Former DOJ official Jeffrey Clark acted within the scope of his official duties in the Georgia case, attorney says – Boston Herald

FILE – Fulton County District Attorney Fani Willis speaks at the Fulton County Government Center during a news conference Monday, Aug. 14, 2023, in Atlanta. Donald Trump and several allies have been indicted in Georgia over their efforts to overturn his 2020 election loss in the state. (AP Photo/John Bazemore, File)

By KATE BRUMBACK (Associated Press)

ATLANTA (AP) — Former Justice Department official Jeffrey Clark acted within the scope of his official duties when he wrote a letter expressing concern about alleged problems with the 2020 election in Georgia, his lawyer said Monday when he attempted to bring charges against Clark in federal court.

Clark is accused along with former President Donald Trump and 17 others of participating in a wide-ranging plot to overturn Democrat Joe Biden’s victory in the presidential election and keep Republican Trump in power. All 19 defendants pleaded not guilty.

U.S. District Judge Steve Jones presided over the hearing in Clark’s attempt to move his case from Fulton County Superior Court to federal court. Jones rejected a similar attempt by Trump’s White House chief of staff Mark Meadows earlier this month. Unlike Meadows, who testified at his own hearing last month, Clark was not in court, as his attorney argued on his behalf.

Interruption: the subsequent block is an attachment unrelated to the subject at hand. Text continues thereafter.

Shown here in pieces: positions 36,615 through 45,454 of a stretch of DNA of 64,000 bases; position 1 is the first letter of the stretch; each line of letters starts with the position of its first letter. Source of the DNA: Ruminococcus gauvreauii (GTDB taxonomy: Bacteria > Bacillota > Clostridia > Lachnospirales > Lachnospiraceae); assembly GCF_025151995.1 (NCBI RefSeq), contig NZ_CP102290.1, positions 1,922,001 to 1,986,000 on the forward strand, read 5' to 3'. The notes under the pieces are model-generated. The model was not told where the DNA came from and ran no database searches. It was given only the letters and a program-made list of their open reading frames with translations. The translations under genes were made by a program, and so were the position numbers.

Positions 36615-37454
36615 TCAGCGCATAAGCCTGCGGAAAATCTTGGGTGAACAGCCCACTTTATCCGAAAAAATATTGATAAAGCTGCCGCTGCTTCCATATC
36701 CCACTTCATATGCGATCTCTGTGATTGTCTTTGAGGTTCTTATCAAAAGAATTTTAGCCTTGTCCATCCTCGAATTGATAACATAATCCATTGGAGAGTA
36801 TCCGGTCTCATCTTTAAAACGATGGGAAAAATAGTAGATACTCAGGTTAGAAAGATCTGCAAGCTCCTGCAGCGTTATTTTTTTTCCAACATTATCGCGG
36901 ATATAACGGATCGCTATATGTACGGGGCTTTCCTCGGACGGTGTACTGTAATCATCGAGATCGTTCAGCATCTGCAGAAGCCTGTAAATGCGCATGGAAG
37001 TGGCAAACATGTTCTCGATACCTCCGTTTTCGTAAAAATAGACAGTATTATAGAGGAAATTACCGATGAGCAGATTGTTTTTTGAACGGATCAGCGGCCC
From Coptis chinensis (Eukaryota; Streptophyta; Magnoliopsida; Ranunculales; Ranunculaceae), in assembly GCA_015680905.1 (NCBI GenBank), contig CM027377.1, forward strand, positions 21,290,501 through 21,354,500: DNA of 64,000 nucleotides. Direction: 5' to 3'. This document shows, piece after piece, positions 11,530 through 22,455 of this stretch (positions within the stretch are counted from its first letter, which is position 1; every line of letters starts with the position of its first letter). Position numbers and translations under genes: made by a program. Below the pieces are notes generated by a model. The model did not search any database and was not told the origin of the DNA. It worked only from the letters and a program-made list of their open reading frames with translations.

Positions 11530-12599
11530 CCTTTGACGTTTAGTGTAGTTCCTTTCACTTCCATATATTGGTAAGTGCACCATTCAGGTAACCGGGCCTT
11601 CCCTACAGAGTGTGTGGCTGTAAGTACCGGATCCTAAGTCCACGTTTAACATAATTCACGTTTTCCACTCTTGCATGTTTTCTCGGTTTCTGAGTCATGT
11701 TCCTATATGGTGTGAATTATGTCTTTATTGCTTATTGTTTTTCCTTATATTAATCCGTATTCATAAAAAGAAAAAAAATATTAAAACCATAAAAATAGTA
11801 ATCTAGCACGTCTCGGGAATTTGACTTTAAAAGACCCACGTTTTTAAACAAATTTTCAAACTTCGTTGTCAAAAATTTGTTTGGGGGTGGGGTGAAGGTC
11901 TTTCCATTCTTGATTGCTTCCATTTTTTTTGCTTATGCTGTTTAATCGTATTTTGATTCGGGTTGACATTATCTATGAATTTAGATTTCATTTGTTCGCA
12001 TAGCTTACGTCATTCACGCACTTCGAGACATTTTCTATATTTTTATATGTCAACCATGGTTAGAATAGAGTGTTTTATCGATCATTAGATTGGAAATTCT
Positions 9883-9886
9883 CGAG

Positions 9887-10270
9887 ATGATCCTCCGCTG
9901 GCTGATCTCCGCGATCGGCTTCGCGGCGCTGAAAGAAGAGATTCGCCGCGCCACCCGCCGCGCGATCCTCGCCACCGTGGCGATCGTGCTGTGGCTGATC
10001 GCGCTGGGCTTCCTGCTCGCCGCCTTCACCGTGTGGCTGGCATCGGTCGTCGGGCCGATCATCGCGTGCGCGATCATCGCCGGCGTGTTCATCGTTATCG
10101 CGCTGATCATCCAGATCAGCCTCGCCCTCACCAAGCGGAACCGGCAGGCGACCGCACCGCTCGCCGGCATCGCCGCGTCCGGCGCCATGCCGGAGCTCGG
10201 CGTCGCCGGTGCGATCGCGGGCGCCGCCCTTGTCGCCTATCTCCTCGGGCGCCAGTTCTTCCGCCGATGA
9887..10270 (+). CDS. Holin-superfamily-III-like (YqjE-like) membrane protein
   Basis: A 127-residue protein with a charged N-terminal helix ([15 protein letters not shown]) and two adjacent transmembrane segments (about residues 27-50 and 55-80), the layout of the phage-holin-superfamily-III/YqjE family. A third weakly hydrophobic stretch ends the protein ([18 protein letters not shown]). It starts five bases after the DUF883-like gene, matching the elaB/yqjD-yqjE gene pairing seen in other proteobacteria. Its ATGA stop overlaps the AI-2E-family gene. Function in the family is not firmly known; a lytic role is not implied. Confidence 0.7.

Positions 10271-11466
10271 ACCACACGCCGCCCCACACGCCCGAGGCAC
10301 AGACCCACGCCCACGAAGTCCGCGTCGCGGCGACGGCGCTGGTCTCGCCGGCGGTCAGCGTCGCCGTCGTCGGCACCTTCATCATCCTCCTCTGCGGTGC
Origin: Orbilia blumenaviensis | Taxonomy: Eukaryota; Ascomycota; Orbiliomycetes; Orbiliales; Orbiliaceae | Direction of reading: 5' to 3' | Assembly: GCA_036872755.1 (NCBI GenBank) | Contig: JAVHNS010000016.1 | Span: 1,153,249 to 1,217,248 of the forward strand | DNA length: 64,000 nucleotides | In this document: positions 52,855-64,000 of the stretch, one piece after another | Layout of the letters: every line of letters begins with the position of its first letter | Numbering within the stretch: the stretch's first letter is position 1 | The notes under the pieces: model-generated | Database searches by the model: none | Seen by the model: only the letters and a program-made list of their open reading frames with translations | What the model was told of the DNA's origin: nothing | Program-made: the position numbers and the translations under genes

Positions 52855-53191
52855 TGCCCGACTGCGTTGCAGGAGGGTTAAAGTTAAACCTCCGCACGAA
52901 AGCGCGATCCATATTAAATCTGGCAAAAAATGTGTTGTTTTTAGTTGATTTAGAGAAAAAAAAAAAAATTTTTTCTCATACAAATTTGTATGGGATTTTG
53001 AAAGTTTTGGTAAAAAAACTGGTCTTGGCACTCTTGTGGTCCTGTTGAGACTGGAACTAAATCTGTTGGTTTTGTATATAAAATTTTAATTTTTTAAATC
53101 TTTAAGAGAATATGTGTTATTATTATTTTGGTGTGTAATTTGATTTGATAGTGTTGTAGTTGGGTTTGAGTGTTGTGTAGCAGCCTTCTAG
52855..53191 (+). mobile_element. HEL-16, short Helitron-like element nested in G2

Clark’s lawyers submitted a statement to the court last week outlining his service at the Justice Department. Jones said Monday he would not consider that statement after prosecutors expressed concerns about not being able to question Clark about one of his allegations.

The indictment says Clark wrote a letter after the November 2020 election saying the Justice Department had “identified significant concerns that may have affected the election results in several states, including the state of Georgia,” and asked senior department officials to sign it and send it to Georgia Gov. Brian Kemp and state lawmakers.

Top department officials told Clark that the central claim in his letter was false, that he had no authority to make the claim and that it was outside the department’s role, prosecutors argued.

Harry MacDougald, an attorney for Clark, described the situation as a disagreement among attorneys. It is not within a prosecutor’s authority to look into confidential deliberations at the Justice Department or the White House and “pick a winner and a loser and indict the loser,” he told the judge.

Jones asked MacDougald whether anyone who held the two roles Clark held at the time – deputy attorney general overseeing the Environment and Natural Resources Division and acting assistant attorney general for the Civil Division – had the authority to address the president directly , without going through his department superiors.

“If contacted by the president, yes,” MacDougald replied.

MacDougald referred to a 2021 White House meeting in which Trump inquired about the letter Clark had written but was ultimately persuaded by others not to send it to officials in Georgia, saying: “The theory Our case is that the President confirmed this behavior at the meeting on January 3rd.”